Sang Taek Kim, MD, PhD, assistant professor of medicine (rheumatology), first came to Yale School of Medicine (YSM) in 2009 as a rheumatology fellow. Subsequently, he earned a PhD through YSM’s Investigative Medicine Program. At the time, he was drawn to Yale’s collaborative environment and high level of basic science and translational research.
This past summer, he returned to YSM for many of the same reasons. “The Section of Rheumatology, Allergy and Immunology has a familylike atmosphere,” said Kim, who was most recently an assistant professor at the University of Texas MD Anderson Cancer Center. “I’m very happy to be back.”
A physician-scientist, Kim is interested in the autoimmune complications induced by cancer immunotherapy. In his new role, he serves as director of the Immunotherapy Adverse Events in Rheumatology Program. The focus of the program is to manage patients who have adverse events—undesirable outcomes not related to underlying disease—due to immunotherapy or who have autoimmune conditions that may cause flare-ups, or a severe onset of symptoms, when receiving immunotherapy. Immunotherapy treatments—such as immune checkpoint inhibitors, CAR T-cell therapy, and cancer vaccines—use the body’s immune system to fight cancer.
“The goal is to make sure that our patients’ immunotherapy treatment isn’t interrupted due to adverse events or autoimmune issues,” Kim said.
Approximately 20% to 25% of cancer patients will have rheumatological adverse events after receiving immunotherapy, according to Kim. Adverse events can include joint or muscle pain, joint swelling, muscle stiffness, vasculitis, dry eyes and mouth, and myositis, which can severely impact quality of life and be organ- or life-threatening, he said.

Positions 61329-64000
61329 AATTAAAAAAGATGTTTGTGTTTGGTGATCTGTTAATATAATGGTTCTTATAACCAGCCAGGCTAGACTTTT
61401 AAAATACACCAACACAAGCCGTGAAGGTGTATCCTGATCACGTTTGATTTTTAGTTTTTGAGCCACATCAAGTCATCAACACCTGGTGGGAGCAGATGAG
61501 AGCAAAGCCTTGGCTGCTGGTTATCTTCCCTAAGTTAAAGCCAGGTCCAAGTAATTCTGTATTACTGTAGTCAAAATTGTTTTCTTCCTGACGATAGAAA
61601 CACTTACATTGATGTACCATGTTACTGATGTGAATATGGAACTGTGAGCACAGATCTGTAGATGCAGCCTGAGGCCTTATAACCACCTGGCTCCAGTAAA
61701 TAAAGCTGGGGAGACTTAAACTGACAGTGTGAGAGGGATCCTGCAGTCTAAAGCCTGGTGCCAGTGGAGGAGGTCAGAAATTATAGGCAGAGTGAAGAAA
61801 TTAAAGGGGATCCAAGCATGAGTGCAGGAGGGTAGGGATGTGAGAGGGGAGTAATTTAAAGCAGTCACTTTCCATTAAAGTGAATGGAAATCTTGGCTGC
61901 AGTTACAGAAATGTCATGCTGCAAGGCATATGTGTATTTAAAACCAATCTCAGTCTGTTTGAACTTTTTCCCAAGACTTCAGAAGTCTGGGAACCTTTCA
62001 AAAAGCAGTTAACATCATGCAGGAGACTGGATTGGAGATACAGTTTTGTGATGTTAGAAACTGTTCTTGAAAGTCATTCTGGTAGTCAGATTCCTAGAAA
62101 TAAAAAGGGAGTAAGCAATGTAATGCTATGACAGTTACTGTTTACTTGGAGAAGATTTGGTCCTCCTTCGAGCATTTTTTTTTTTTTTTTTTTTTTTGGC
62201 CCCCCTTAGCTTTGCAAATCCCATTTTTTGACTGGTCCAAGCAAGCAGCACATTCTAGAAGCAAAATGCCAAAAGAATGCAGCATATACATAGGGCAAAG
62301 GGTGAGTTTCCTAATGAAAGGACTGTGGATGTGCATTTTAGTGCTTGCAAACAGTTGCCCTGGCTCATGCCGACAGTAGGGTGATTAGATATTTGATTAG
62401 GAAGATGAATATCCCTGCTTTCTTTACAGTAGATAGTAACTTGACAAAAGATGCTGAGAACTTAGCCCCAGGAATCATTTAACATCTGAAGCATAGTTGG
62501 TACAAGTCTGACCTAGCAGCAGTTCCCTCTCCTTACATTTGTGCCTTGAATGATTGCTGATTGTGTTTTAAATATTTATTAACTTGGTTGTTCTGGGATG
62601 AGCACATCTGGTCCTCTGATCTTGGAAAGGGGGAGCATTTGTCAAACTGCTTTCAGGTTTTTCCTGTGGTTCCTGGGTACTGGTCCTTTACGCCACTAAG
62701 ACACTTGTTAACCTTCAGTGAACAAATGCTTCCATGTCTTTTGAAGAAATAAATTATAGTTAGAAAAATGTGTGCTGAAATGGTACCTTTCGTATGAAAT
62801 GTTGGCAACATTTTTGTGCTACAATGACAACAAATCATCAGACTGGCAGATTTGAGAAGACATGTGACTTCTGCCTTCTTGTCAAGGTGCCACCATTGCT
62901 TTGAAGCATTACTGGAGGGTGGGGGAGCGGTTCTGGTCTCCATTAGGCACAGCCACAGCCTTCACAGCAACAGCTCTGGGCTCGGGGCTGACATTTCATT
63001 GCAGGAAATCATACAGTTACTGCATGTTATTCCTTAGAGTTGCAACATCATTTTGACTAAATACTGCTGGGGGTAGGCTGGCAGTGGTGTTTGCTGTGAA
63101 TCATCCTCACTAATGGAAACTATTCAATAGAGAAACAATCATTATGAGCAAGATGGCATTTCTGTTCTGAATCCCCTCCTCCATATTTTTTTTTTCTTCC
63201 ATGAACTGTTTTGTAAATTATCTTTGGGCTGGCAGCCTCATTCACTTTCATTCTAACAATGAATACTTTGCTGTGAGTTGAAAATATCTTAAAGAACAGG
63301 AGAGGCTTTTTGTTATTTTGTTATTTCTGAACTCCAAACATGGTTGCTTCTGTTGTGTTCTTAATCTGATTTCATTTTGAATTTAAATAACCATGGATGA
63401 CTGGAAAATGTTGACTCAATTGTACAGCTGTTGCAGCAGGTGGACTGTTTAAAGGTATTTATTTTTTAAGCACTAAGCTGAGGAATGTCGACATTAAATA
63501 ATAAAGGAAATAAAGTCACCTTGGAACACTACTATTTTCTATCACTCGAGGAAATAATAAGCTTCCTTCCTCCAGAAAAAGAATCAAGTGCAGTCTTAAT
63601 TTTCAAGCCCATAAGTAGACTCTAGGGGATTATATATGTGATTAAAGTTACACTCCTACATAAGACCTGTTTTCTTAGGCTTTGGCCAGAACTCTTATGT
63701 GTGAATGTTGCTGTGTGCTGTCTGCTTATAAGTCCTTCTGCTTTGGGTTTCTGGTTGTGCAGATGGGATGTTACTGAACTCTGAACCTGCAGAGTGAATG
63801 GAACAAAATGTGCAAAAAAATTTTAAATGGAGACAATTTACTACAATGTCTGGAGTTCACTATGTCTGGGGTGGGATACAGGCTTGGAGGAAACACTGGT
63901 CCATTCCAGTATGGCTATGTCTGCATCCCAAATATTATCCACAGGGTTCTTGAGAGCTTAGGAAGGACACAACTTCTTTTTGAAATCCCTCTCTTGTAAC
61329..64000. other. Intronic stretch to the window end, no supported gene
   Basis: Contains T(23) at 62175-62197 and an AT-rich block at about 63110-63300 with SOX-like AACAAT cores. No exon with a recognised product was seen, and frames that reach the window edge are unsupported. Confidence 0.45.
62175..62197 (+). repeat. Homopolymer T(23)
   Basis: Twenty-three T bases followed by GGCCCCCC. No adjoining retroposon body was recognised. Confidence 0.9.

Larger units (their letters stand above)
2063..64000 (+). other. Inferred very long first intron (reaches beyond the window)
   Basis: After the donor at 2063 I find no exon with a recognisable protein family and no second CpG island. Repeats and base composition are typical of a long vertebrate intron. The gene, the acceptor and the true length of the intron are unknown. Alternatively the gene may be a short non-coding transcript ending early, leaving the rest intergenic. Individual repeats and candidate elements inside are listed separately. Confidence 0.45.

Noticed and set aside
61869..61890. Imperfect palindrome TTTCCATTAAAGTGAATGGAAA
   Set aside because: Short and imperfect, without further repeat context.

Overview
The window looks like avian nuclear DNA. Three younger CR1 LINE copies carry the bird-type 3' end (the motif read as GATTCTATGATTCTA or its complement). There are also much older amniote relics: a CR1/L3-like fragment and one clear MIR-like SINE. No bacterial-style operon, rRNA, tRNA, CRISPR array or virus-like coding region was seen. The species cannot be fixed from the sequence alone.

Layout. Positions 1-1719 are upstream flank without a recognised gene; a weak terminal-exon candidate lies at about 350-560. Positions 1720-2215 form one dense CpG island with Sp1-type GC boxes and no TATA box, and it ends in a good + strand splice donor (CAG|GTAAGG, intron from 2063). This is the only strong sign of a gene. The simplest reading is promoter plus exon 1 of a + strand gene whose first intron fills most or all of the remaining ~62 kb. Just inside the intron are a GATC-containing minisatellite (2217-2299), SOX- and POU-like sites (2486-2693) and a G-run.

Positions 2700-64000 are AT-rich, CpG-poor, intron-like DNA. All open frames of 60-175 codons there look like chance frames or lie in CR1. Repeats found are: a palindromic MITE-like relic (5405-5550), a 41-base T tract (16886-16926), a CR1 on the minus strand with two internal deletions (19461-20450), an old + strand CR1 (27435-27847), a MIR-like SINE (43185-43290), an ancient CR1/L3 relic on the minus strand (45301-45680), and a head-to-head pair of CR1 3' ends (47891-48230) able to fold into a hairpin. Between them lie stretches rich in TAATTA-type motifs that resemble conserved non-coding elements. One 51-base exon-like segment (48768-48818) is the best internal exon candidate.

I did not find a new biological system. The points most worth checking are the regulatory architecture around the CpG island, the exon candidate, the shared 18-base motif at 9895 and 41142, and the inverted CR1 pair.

One of the important factors in the success of the clinic is treating patients in a timely manner, Kim notes. Often, patients need to start or resume immunotherapy as soon as possible to successfully treat their cancer. At the same time, adverse events need to be effectively treated to preserve the function of inflamed organs.
Another vital aspect is the collaboration with oncologists. “The medications we use to treat these adverse events may interact with or lessen the efficacy of the immunotherapy treatment, so communication with referring physicians is key,” Kim said.
As the use of immunotherapy grows to address more types of cancer—and adverse events increase accordingly—Kim hopes that the data from the program will provide insights into the underlying mechanisms of these conditions, especially given that there are no mouse models of rheumatological immunotherapy-induced adverse events. The new knowledge will lead to a deeper understanding of the predictive markers for these adverse events as well as the development of optimal treatment strategies, he said.
The Section of Rheumatology, Allergy and Immunology is dedicated to providing care for patients with rheumatic, allergic, and immunologic disorders; educating future generations of thought leaders in the field; and conducting research into fundamental questions of autoimmunity and immunology. To learn more, visit Rheumatology, Allergy & Immunology.